The Jewish Passover
What is the Jewish passover
The story of the Passover
Moses went to see Pharaoh many times. Each time Pharaoh refused to release the Israelites. Moses warned Pharaoh that God would send terrible plagues on Egypt if Pharaoh did not let them go. The ten plagues were: blood, frogs, gnats, flies, blight of the livestock, boils, hail, locusts, darkness and the death of the first born
The final plague was the death of the first born. God told Moses that the Israelites should mark their doorposts with lamb's blood so that God could 'pass over' their houses and spare them from this plague. This is why the festival is called Passover.
Eventually Pharaoh gave in and told Moses and the Israelites to go at once. They left in such a rush that their bread did not have time to rise. This is why, during Passover, Jewish people eat unleavened bread called matazh. It looks a bit like crisp bread.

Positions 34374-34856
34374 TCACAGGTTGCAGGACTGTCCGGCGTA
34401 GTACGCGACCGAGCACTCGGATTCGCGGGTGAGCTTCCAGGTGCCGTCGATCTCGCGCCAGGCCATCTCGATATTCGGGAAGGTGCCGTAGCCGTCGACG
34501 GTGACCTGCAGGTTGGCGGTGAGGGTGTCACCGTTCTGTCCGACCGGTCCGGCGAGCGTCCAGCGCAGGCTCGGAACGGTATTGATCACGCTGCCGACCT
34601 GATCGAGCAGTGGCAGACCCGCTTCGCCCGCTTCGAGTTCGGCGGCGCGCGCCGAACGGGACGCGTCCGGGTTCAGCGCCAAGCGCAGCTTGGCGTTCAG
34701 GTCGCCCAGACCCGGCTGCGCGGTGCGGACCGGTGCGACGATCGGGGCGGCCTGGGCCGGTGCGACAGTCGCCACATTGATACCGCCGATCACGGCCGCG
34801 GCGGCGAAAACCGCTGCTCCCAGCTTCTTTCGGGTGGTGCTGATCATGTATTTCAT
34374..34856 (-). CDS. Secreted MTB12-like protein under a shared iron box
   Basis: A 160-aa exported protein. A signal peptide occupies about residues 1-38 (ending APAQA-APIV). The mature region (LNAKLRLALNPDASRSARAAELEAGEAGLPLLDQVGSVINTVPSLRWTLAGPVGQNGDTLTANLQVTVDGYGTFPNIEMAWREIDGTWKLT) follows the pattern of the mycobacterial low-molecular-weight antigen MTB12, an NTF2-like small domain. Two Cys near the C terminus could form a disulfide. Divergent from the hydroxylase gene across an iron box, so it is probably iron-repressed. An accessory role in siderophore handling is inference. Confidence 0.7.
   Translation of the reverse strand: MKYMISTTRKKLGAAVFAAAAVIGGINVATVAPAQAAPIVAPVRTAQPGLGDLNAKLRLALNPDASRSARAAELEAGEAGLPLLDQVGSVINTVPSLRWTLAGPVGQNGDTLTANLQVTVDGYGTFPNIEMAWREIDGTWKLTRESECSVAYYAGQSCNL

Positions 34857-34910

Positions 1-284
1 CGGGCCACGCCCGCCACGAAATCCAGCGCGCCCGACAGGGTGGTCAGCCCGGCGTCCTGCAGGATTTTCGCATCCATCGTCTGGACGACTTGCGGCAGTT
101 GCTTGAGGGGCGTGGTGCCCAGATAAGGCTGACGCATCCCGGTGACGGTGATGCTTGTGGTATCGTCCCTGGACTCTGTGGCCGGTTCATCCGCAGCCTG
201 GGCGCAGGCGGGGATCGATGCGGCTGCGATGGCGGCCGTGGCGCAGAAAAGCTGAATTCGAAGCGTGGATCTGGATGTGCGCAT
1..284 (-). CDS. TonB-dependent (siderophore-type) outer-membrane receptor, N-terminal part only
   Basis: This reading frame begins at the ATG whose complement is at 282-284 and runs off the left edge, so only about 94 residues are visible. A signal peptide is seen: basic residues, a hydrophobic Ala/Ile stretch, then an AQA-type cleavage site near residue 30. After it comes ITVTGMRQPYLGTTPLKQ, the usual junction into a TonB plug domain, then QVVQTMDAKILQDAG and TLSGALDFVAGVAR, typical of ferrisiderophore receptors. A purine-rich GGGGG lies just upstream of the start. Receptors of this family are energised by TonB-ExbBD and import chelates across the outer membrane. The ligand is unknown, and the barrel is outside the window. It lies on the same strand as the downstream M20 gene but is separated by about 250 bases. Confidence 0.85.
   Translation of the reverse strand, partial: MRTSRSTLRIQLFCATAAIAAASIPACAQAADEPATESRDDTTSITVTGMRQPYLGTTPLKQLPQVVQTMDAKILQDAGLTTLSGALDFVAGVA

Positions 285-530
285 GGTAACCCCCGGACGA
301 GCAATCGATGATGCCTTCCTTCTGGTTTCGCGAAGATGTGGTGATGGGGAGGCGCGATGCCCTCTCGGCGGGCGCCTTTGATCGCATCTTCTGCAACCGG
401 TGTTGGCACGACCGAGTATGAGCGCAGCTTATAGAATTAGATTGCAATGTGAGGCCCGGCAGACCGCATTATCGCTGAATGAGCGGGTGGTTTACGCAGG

What is eaten in the Jewish passover
- A lamb bone
- A roasted egg
- A green vegetable to dip in salt water
- Bitter herbs made from horseradish
- Charoset (a paste of chopped apples, walnuts and wine)
How Passover is celebrated today
The celebrations last for seven or eight days, depending on where you live.
Some families clean their houses thoroughly to remove all crumbs of chametz (leaven). This remembers the Jews leaving Egypt who did not have time to let their bread rise. In many Jewish homes children enjoy taking part in a ritual search for any specks of leaven left behind
On the evening before the Passover begins, a special service called a Seder ('Order') takes place over a meal with family and friends in the home.